Crowd shows its favor of Confederate names

There was no itinerary, no guest speakers and the crowd of pro-park activists never exceeded more than a hundred people. But Clint Lacy says it was worth the three hour trip from Marble Hill, Missouri.

"I wanted to come down and do my part and try to help protect this heritage," said Clint Lacy a Southern heritage activist. "You have a rich heritage in Memphis and I think there's probably room for everybody's history here."

Lacy, who has Confederate ancestors, is against the renaming of any Confederate park because he wants his 9-year-old daughter Alexandria and 5-year-old son Jordan to know their history.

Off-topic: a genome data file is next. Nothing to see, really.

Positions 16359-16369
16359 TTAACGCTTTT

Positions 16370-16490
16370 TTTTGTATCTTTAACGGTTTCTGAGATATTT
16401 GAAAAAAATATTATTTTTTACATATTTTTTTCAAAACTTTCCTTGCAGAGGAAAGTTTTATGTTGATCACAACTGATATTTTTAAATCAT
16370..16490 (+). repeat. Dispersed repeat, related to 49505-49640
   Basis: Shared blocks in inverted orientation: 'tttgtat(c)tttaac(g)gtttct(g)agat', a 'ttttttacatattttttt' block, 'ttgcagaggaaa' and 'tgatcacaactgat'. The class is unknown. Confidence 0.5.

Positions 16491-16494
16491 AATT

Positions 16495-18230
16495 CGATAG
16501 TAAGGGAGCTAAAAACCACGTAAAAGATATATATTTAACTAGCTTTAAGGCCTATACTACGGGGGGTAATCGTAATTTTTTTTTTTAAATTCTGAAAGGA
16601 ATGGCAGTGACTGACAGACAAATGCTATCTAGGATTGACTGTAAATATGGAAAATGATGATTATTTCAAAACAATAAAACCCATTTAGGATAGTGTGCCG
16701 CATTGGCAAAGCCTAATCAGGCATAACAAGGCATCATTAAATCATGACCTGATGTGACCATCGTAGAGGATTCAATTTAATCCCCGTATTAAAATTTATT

"I'm raising them to know the real story, Alexandria can tell you every flag of the confederacy," said Lacy.

Lacy classified the rally at Nathan Bedford Forrest Park as grave desecration. The Confederate general and his wife are buried in a tomb beneath his monument. Just a few feet from where the Reverend Al Sharpton made his speech Saturday.

"You know whatever message Sharpton is trying to convey he can do it from the other side of town and we can do it here," said Lacy.

And though pro-park representation was minimal, activists were encouraged that only a few hundred people turned out for Sharpton's speech.

"The man is a lightening rod for violence and controversy and I don't think people want any part of it and I really don't think Al Sharpton cares what happens in Memphis as much as he cares what happens to Al Sharpton," said Lacy.